Patty and Bill Christian have owned Witherbee’s for four years. We had the pleasure of meeting Patty and the bartender, Amanda, who filled us in on some of the history of Witherbee’s. Converted from a barn that was part of the Edgewater Resort, the restaurant was originally known as Witherbee’s in the 1960s, then Terrio’s for 28 years. When Patty and Bill bought it, they felt a nostalgic need to restore the original name. We commented on the vast collection on display and Patty told us that they had to remove several truckloads of similar items. It was hard to imagine there having been even more.
Witherbee’s attracts a variety of clientele. It’s a favorite of locals, summer people and those just passing through. Friday night bands bring in their own fan base, fundraisers draw locals, open mic night rounds them up from as far away as Lake Placid and Ballston Spa. Witherbee’s even has its own song, written by local musician and open mic night host Mark Piper, called Witherbee’s Blues. As we were concluding our observations and interview, a man and woman joined us at the bar. The man, eyeing us strangely (we get that sometimes) and with a glimmer of recognition, said he knew us. Never having been recognized in this particular role, we were pleased to finally make the acquaintance of the North Country and Hudson Valley Rambler, Joe Steiniger, local food and wine blogger extraordinaire. Joe was one of our first fans and, to show our appreciation for his support, he was crowned with one of our few remaining Happy Hour in the High Peaks hats.
Witherbee’s Carriage House Restaurant is well-known for its Big Ass steak and homemade soups, as much as for the Moose Milk, and all of the restaurant menu items are available in the loft. We shared a heaping plate of nachos, one of the most generous portions we’ve seen. The main restaurant area is downstairs and is smaller and more intimate. The bar seats 9 to 10 people, but the large upstairs has a dozen additional tables for relaxing or dining. A pool table is comfortably out of the way.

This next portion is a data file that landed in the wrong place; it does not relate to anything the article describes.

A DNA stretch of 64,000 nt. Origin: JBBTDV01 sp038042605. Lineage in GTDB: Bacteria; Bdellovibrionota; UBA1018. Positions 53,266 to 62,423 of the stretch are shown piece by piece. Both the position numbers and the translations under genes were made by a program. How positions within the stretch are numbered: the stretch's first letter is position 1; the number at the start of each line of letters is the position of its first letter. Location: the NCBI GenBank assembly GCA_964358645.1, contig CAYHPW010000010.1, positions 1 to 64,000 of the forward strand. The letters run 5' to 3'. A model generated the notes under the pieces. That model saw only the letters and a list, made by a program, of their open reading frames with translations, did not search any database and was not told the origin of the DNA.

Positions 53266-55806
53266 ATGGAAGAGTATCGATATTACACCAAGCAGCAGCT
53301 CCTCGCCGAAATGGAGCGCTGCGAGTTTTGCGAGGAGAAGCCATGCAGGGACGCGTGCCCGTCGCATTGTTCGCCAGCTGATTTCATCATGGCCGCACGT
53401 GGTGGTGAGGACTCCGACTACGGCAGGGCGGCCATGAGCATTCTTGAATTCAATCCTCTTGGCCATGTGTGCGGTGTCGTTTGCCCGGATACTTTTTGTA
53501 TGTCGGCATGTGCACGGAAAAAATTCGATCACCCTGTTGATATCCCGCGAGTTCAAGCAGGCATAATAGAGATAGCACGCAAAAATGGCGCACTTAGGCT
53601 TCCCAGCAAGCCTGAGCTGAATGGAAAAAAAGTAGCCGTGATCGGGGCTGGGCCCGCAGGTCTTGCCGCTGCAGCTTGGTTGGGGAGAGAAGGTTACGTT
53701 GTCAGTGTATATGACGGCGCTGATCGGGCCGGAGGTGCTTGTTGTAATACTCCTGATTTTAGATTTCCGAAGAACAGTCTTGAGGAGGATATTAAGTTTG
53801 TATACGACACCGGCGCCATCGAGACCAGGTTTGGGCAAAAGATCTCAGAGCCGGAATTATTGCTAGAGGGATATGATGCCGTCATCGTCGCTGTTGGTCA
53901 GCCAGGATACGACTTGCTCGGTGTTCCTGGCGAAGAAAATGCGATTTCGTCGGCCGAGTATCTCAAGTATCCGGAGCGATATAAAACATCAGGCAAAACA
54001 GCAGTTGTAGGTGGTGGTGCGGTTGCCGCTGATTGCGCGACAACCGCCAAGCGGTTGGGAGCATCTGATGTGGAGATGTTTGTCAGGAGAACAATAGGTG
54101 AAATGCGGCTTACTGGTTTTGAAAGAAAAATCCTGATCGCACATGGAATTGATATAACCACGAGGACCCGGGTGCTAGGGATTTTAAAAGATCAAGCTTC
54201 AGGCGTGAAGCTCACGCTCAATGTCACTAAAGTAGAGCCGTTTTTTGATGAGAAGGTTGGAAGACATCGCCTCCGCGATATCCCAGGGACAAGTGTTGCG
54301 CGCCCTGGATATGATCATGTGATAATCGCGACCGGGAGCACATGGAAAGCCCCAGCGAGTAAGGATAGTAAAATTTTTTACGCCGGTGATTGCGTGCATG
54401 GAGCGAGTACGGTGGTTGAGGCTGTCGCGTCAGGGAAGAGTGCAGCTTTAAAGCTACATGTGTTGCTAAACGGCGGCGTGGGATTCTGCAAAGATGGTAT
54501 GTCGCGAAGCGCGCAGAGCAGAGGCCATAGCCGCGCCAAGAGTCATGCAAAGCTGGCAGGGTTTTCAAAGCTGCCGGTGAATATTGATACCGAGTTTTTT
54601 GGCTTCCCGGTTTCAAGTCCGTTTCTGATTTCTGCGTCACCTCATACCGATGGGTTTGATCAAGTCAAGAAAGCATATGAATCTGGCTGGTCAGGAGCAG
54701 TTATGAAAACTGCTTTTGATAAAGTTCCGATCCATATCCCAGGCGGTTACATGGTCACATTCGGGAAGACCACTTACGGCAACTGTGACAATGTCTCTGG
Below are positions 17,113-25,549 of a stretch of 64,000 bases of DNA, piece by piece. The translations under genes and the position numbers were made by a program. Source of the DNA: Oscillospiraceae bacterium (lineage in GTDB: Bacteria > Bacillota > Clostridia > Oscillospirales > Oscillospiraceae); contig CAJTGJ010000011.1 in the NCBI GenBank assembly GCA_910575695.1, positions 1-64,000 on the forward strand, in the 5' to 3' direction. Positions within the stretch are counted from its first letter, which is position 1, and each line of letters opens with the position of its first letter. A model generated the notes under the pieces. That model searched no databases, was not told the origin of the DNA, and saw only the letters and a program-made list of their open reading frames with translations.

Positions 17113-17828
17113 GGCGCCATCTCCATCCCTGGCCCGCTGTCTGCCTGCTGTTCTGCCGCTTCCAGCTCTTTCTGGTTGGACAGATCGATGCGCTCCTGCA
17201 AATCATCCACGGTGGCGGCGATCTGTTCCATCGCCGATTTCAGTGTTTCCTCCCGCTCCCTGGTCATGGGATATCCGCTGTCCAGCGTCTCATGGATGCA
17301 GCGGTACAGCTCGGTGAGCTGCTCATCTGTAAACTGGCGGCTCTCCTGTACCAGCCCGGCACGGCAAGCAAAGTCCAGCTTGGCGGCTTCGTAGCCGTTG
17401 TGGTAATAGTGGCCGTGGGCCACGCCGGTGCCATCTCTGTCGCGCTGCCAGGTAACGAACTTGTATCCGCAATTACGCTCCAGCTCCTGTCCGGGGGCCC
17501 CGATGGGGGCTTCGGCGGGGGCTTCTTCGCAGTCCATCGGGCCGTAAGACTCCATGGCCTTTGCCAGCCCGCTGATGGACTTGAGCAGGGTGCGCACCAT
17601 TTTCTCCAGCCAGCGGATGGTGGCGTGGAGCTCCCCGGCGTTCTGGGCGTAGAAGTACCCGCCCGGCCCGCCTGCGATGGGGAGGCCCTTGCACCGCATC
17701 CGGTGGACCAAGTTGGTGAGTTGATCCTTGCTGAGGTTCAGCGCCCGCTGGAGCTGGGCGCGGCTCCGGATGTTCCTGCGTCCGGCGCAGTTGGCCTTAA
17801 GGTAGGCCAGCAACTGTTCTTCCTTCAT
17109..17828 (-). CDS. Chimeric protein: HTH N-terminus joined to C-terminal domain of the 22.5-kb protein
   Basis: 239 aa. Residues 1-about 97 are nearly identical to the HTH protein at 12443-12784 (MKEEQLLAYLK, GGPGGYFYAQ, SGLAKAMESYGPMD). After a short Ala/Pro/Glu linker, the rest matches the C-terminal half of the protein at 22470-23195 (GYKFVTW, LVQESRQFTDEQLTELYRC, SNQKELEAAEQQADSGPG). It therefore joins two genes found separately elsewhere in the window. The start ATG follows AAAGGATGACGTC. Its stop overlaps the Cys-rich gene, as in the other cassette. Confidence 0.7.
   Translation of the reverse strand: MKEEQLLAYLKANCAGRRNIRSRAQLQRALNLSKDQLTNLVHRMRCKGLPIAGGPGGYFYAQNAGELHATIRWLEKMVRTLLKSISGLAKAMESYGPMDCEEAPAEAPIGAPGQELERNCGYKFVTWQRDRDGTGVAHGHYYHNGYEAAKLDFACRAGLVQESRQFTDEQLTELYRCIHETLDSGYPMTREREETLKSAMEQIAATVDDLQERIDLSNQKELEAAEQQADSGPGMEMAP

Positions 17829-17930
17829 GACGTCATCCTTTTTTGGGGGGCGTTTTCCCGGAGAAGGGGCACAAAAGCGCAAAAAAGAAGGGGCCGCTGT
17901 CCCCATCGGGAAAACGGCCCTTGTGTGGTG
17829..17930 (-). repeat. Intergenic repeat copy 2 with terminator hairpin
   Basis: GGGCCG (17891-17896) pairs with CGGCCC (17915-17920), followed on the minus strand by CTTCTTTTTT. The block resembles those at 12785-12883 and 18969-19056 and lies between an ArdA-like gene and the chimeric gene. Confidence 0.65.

During the summer, Witherbee’s is open Tuesday through Sunday from 4 p.m. to close. During the winter, from 4 p.m. to 10 p.m. on Thursday and Sunday, and 4 p.m. to 11 p.m. on Friday and Saturday. They host an open mic night every Thursday and feature live entertainment every Friday in the summer and every other Friday during winter months. Witherbee’s hosts fundraisers, holiday parties and even a Murder Mystery dinner. Happy Hour specials from 4 to 6 p.m. feature $3.00 drafts, but weekly themed drinks are available anytime. The snowmobile trail system leads right to the back door and riders have been known to fill a thermos with Moose Milk before mounting their sleds. Witherbee’s is open all year except for New Years Day, Easter, the two weeks before Thanksgiving, and Christmas. Add Witherbee’s to the list of not-to-be-missed.
Kim and Pam Ladd’s book, Happy Hour in the High Peaks, is currently in the research stage. Together they visit pubs, bars and taverns with the goal of selecting the top 46 bars in the Adirondack Park. They regularly report their findings here at the Almanack and at their own blog, or follow them on Facebook, and ADK46barfly on Twitter.